Sorry the question was incorrectly tagged "linux", I am on a FreeBSD system (FreeNAS), but I get your point and the approach would be similar: parsing /sbin/sysctl kern.boottime and /sbin/sysctl vm.loadavg Thanks for the hint!
    – Keek
    Commented Aug 23, 2014 at 8:01
1

The following code will suits all kind of uptime outputs. Hope this will help you,

uptime=`uptime`
upt=`echo $uptime | grep -ohe 'up .*user*' | awk '{gsub ( "user*","" ); print $0 }' | sed 's/,//g' | sed -r 's/(\S+\s+){1}//' | awk '{$NF=""}1'`
usrs=`echo $uptime | grep -ohe '[0-9.*] user[s,]'| sed 's/,//g'`
ldt=`echo $uptime | grep -ohe 'load average[s:][: ].*' | sed 's/,//g' | awk '{ print $3" "$4" "$5"," }'`
echo $upt, $usrs, $ldt
1

I'll add an Awk approach. First I'll directly answer your question:

uptime | 
awk 'BEGIN {FS=","}                                                 # Use commas as the field separator
     function trim(s,d) {gsub("(^ +| +$|"d")", "", s); return s}    # Function to trim spaces and delete pattern d in input s
     {
        days=trim($1, ".* up ")     # Trim spaces and remove everything before and including " up " on 1st field
        h_m=trim($2)                # Trim spaces on 2nd field
        users=trim($3)              # . . .
        l1=trim($4, ".*: ")
        l2=trim($5)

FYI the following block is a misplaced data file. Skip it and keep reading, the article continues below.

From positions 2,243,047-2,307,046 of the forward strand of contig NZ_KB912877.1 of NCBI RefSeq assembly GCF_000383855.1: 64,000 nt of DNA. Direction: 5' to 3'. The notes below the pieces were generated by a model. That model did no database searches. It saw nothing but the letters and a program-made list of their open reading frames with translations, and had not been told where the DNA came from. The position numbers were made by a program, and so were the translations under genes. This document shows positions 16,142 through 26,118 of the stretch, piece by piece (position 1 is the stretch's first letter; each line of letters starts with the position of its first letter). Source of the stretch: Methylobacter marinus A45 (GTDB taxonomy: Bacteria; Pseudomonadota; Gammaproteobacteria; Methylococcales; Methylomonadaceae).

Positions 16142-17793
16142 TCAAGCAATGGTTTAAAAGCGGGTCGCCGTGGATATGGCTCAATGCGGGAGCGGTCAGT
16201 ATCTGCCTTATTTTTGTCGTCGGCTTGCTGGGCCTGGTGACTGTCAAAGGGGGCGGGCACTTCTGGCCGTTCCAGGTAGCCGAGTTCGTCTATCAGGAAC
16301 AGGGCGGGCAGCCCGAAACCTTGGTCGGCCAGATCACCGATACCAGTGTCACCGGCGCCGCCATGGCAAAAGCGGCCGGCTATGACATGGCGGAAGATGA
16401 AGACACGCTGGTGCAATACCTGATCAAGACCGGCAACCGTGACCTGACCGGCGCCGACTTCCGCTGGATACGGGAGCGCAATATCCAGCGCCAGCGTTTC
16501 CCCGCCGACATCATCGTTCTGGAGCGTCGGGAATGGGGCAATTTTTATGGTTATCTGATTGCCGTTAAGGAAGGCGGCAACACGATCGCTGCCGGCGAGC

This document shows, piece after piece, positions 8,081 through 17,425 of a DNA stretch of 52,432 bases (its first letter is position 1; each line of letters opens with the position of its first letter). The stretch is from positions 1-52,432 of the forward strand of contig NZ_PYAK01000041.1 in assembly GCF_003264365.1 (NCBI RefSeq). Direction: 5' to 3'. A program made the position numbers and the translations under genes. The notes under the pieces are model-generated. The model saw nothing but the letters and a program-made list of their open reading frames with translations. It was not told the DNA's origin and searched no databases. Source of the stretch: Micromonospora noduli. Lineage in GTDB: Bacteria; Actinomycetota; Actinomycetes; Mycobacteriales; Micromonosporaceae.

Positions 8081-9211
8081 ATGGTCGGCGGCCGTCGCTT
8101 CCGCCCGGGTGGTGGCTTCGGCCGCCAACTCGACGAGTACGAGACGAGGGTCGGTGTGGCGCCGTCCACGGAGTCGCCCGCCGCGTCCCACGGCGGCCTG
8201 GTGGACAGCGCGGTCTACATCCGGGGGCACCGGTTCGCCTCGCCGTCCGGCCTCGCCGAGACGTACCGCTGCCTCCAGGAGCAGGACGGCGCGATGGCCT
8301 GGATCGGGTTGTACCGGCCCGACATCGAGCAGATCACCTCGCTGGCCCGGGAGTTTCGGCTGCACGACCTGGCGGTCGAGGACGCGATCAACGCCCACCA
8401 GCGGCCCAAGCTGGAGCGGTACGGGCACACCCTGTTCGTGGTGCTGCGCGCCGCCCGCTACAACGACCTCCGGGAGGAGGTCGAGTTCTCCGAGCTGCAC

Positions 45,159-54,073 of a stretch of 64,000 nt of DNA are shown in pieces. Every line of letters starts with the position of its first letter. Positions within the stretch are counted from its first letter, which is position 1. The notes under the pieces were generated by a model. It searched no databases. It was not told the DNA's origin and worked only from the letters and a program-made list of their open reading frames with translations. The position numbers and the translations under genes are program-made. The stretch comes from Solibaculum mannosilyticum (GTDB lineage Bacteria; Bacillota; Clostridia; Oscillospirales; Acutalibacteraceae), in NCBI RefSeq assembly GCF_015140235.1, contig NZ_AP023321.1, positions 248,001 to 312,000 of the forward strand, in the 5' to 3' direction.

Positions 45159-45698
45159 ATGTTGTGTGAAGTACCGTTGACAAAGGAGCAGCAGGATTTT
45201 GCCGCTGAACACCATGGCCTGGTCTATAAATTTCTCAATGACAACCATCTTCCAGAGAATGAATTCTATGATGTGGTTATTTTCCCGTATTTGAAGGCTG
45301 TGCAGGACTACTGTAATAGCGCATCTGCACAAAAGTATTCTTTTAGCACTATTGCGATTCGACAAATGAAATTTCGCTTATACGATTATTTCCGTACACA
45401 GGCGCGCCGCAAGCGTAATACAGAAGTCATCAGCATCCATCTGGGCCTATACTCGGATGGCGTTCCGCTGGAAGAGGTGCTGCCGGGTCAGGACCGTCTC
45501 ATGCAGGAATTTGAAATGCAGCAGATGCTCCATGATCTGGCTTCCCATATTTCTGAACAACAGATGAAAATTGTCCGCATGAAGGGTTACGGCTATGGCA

l3=trim($6)
        printf "%s %s,%s,%s %s %s,\n", days, h_m, users, l1, l2, l3
     }'

So, the one-liner with most unnecessary whitespace, comments, and variables removed; trim renamed to t; and not stripping (non-existent) trailing spaces would be:

uptime | awk 'BEGIN{FS=","}function t(s,d){gsub("(^ +|"d")","",s);return s}{printf "%s %s,%s,%s %s %s,\n",t($1,".* up "),t($2),t($3),t($4,".*: "),t($5),t($6)}'

Also there's the sed-only approach:

uptime | sed -E -e 's/(.* up|[^,]*: )//g' -e 's/, +/,/g' -e 's/(([0-9]+ days),)?([^,]*),/\2 \3,/' -e 's/^ +//' -e 's/([^,]+),([^,]+),([^,]+)$/\1 \2 \3,/'

Uptime Only

For anyone like me who only cares about the uptime in this case, here's the way to get output that will look like uptime: 32d 7h 9m (at 13:38:22). The values for time, days, hours, and minutes are stored in variables, so you can adjust the printf statement at the end to make it print however you want.